As she suspected, the widow’s house is his target. Her station means she must acquiesce, must sell the man a true map. She weaves a route, wordy and awkward. Goose swims in the teakettle running sunward through whispering loaves (that) eat (the) placemat making (the) sea. A terrible, nonsensical sentence.
“What kind of map is this? How does a teakettle run?”
She says only the standard phrase of her craft, binding him to it. “It is the route.”
When the banker leaves, Sayya races through unnamed cross-alleys to Sea Street. The former lover stands outside the house, holding wildflowers. Their stems wilt, and his hopeful face is braced for disappointment. Sayya marches past.
The widow sits beside the window, clothes the white of mourning, hat the yellow of one who is soon to set mourning aside. “Mapmaker Sayya. I received your message, thank you. But I haven’t made it to Well Street yet.”
“It may be too late. A banker is coming to claim your home.”
The widow’s head droops.
“Do you have the money?”
She shakes her head.
“What about your lover…”
“I couldn’t. Someday, maybe,” her voice barely a whisper. “But not yet.”
Sayya closes her eyes to picture the street. There’d been a walkway beside the house, too narrow for a cart.
“What do you call the alley outside?”
“Nothing. It doesn’t—”
“I know it has no official name. What do your neighbors call it? What’s its name when you think of it, when you imagine the way it leads back between houses?”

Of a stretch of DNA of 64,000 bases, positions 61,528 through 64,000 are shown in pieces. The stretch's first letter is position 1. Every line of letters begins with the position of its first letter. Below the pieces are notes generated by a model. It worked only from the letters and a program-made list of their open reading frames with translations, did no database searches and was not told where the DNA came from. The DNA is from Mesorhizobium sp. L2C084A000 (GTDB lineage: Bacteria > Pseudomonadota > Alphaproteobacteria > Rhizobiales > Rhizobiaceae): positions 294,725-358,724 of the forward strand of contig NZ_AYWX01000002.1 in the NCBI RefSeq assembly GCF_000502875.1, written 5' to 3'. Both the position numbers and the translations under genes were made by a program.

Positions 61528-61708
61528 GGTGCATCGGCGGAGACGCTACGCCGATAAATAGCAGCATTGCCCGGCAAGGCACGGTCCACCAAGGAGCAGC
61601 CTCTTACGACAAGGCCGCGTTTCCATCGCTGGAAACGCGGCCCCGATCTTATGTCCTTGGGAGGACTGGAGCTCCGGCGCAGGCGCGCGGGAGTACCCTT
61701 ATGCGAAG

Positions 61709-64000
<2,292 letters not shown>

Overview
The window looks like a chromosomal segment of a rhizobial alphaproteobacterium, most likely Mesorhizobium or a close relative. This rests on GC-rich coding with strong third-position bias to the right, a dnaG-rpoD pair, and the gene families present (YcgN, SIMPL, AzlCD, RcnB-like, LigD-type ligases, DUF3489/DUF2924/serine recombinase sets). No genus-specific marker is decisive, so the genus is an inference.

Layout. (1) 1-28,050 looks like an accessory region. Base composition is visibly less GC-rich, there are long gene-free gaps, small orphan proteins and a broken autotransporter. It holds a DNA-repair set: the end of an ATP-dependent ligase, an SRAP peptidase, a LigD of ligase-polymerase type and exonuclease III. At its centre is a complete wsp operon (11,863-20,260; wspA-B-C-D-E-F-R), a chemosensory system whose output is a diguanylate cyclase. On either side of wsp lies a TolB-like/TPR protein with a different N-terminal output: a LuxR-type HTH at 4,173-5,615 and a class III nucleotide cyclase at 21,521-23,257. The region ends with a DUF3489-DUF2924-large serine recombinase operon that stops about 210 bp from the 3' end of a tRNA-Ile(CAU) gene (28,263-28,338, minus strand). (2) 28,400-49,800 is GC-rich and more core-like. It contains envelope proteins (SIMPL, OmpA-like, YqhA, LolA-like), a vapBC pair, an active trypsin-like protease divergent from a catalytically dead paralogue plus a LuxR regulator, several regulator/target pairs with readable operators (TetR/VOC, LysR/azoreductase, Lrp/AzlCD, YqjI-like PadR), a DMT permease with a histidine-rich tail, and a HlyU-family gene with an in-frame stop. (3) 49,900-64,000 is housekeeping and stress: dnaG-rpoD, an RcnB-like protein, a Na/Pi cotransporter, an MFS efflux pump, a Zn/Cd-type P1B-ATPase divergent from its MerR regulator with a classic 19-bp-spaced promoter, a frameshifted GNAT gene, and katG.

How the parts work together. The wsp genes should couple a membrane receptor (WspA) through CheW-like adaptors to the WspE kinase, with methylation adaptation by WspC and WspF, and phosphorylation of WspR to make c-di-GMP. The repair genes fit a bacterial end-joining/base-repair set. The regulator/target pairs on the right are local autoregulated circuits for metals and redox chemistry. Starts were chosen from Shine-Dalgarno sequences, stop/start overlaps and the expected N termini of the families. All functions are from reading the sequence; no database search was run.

“I don’t… Something little, fast, I guess?”
“Swift?” Sayya flattens a blank map paper on the floor.
“Yes, that’s it, exactly.”
With careful calligraphy, Sayya writes a quick sentence. Sea gathers, divides into swift sea. Below she repeats the swift sea with the diacritics changed. Pen-strokes to define the world. She glances out, sees the widow’s lover sitting in the plaza in the other direction. She doesn’t want to force the widow to go that way, if she isn’t ready.
“Run this to Gather Street and back. Enter the house through the alley door. Quick.”
When the widow returns, the map-spell is binding. She clutches the paper to her, and it’s clear from her eyes that she’s seen her lover, that she is not opposed to seeing him, but still feels conflicted.
“Following the map,” Sayya says, “he will no longer find your house. It will take him a time to realize he’s lost, a time to find me and complain, a time for me to prove his error and correct his reading so he can find you again. Three times, that is how long you have to find help. Go to Well Street for a lender to bridge you over until you know what you want. Your lover awaits you, if you wish, but his waiting does not bind you.”
After accepting the widow’s thanks, Sayya leaves by the alley—Quick Alley, the Alley of Swift Feet—which cuts across many city blocks, easing into the name that Sayya has granted it. Sea swiftly swiftly sails the wise one home.
© 2022 by Daniel Ausema
Author’s Note: This story was one of several I wrote from prompts for a friendly writing competition at Codex. The story had to involve a piece of writing with an unusual property, which ended up taking a fantastical twist. Some of the messages that Sayya turns into maps were inspired by other prompts in the competition as well.
Daniel Ausema’s fiction and poetry have appeared in many publications, including Strange Horizons, Fantasy Magazine, and Daily Science Fiction, as well as previously in Diabolical Plots. His high fantasy novels of The Arcist Chronicles are published by Guardbridge Books, and he is the creator of the Spire City series. He lives in Colorado at the foot of the Rockies.
If you enjoyed the story you might also want to visit our Support Page, or read the other story offerings. Daniel Ausema’s story “The Blood Tree War” appeared here in April 2016, and his story “Three Days of Unnamed Silence” appeared here in October 2017.